When we talk about messaging in the Java EE context, what we really mean is the process of loosely coupled, asynchronous communication between system components. Most communication between components is synchronous, such as simple method invocation or Java RMI. In both cases, the invoker and the invocation target have to be present for the communication to succeed. Synchronous communication also means that the invoker must wait for the target to complete the request for service before proceeding. As an analogy, you re communicating synchronously when you (the invoker) call and talk to someone over the phone. But what if the person (the invocation target) isn t available If possible, you leave a voicemail message. The voicemail service makes the communication asynchronous by storing your message so that the receiver can listen to it later and respond. Message-oriented middleware (MOM) enables messaging in much the same way that a voicemail service does by acting as the middleman between a message sender and the receiver so that they don t have to be available simultaneously. In this section, we briefly introduce MOM, show how messaging is used in our ActionBazaar application, and examine popular messaging models.
Make Barcode In C#
Using Barcode printer for Visual Studio .NET Control to generate, create Barcode image in Visual Studio .NET applications.
www.OnBarcode.com
UCC - 12 Decoder In None
Using Barcode decoder for Software Control to read, scan read, scan image in Software applications.
www.OnBarcode.com
Messaging and developing MDBs
Barcode Creator In Java
Using Barcode drawer for Android Control to generate, create Barcode image in Android applications.
www.OnBarcode.com
Generate UPC-A Supplement 5 In Java
Using Barcode creation for BIRT reports Control to generate, create UPC A image in Eclipse BIRT applications.
www.OnBarcode.com
Figure 4.1 Basic MOM message flow. When the producer sends a message to the software, it is stored immediately and later collected by the consumer. Looks a lot like e-mail, doesn t it
Creating Code 3 Of 9 In Visual C#.NET
Using Barcode encoder for .NET framework Control to generate, create Code 3/9 image in .NET framework applications.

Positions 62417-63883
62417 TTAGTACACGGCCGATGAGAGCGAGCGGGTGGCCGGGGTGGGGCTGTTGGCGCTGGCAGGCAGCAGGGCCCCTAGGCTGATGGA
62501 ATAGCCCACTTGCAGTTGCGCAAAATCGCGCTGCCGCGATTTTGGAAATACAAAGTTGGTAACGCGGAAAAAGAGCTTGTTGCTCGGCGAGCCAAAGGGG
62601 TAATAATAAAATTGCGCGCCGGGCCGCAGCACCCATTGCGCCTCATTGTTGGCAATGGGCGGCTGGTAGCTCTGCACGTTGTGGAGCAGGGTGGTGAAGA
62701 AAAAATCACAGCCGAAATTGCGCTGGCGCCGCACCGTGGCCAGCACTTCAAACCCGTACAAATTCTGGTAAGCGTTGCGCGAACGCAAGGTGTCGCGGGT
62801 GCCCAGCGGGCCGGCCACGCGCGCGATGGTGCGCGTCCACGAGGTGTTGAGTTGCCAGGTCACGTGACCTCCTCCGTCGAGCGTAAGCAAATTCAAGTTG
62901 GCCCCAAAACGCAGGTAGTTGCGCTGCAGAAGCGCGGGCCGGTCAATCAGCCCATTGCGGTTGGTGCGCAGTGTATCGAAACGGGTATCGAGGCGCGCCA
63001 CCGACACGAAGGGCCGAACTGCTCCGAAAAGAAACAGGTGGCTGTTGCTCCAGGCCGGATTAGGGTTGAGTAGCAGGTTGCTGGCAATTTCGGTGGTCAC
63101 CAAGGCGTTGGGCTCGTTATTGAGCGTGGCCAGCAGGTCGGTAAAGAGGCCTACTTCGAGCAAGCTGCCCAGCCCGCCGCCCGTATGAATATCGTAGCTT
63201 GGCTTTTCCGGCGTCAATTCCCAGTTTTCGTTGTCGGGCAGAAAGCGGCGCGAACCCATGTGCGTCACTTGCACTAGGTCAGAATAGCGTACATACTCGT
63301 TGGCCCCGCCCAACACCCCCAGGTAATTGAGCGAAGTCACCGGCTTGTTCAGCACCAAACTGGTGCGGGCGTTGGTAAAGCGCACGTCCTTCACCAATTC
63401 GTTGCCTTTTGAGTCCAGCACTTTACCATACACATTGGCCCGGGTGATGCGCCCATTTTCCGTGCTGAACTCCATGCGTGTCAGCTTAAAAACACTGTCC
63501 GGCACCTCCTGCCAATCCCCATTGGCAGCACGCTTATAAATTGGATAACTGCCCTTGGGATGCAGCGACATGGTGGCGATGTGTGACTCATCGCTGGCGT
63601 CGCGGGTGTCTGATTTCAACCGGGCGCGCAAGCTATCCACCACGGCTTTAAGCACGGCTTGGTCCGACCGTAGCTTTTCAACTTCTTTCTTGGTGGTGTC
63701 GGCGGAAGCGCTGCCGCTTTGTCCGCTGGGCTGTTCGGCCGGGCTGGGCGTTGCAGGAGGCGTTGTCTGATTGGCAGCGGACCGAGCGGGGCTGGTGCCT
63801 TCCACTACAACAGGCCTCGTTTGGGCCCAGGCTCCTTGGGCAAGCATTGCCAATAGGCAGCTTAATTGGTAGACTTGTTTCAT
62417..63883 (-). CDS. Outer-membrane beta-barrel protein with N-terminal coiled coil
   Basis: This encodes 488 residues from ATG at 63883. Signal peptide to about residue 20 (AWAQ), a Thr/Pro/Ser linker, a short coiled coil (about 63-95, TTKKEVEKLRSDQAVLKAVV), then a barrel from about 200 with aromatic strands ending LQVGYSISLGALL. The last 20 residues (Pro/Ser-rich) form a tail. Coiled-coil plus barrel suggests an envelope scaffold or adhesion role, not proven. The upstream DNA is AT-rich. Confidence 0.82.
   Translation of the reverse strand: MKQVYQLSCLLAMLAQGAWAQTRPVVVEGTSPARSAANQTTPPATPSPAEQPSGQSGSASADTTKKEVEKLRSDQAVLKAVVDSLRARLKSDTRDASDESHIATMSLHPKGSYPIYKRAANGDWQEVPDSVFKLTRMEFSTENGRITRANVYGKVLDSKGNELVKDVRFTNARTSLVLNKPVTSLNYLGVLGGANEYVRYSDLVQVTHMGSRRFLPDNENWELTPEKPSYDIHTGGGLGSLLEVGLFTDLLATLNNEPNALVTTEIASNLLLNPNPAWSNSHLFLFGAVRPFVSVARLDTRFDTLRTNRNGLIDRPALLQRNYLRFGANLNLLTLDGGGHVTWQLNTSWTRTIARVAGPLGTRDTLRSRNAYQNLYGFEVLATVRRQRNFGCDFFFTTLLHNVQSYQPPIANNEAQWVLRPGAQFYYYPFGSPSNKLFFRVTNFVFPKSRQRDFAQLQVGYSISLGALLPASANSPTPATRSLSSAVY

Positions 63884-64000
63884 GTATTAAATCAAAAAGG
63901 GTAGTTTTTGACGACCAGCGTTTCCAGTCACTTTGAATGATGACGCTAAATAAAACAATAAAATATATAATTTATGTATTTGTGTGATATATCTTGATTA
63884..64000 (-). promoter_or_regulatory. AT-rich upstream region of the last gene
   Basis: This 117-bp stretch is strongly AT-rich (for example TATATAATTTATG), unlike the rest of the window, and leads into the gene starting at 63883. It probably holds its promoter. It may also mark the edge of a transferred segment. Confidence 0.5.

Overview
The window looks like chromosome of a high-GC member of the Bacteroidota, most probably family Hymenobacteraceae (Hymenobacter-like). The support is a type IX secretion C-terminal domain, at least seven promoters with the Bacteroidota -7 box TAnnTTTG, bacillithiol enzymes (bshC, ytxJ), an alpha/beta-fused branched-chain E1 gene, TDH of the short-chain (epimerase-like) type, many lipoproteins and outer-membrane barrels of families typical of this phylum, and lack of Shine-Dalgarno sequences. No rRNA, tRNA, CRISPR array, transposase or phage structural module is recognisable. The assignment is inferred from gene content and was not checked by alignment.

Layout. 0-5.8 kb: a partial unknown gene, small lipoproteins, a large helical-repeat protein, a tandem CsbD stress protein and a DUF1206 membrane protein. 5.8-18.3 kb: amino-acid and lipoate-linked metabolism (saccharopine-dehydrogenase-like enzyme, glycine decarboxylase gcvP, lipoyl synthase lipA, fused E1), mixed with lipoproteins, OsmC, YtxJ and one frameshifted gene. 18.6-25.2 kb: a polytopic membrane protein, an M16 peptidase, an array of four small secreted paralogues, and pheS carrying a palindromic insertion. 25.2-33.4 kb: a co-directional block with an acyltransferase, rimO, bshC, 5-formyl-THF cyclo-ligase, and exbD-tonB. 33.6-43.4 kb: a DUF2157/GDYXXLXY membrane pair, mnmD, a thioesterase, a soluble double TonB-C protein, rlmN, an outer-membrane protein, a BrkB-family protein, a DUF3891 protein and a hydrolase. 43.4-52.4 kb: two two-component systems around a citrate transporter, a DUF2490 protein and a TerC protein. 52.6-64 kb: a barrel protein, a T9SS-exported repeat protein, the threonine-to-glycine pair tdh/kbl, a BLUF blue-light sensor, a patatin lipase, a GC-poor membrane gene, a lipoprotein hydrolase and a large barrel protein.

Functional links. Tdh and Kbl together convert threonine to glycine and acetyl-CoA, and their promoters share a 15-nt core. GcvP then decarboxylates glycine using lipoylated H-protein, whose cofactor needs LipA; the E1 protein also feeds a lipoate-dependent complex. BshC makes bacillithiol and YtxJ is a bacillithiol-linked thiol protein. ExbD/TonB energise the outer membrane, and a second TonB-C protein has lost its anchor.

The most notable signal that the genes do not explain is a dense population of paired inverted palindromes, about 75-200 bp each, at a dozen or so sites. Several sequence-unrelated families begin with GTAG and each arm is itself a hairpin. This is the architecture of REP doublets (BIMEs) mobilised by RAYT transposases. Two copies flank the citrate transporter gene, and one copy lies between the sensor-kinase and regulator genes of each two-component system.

www.OnBarcode.com
Decoding UPC-A Supplement 5 In Visual Studio .NET
Using Barcode recognizer for .NET framework Control to read, scan read, scan image in VS .NET applications.
www.OnBarcode.com
4.1.1 Message-oriented middleware
Making EAN13 In None
Using Barcode printer for Software Control to generate, create EAN13 image in Software applications.
www.OnBarcode.com
Decode Barcode In Visual Basic .NET
Using Barcode reader for .NET Control to read, scan read, scan image in Visual Studio .NET applications.
www.OnBarcode.com
Message-oriented middleware is software that enables asynchronous messages between system components. When a message is sent, the software stores the message in a location specified by the sender and acknowledges receipt immediately. The message sender is called a producer, and the location where the message is stored is called a destination. At a later point in time, any software component interested in messages at that particular destination can retrieve currently stored messages. The software components receiving the messages are called the message consumers. Figure 4.1 depicts the various components of MOM. MOM is not a new concept by any means. MOM products include IBM WebSphere MQ, TIBCO Rendezvous, SonicMQ, ActiveMQ, and Oracle Advanced Queuing. To flesh out messaging concepts a bit more, let s explore a problem in the ActionBazaar application. We ll continue working on this problem as we progress through the chapter.
4.1.2 Messaging in ActionBazaar
As an additional source of revenue, ActionBazaar will list items for bid when the company is able to find good bulk deals through its extensive purchasing network. These items, displayed on the site as ActionBazaar Specials, come with complete satisfaction guarantees. ActionBazaar automatically ships these items from their warehouse to winning bidders as soon as they order them. When
Copyright © OnBarcode.com . All rights reserved.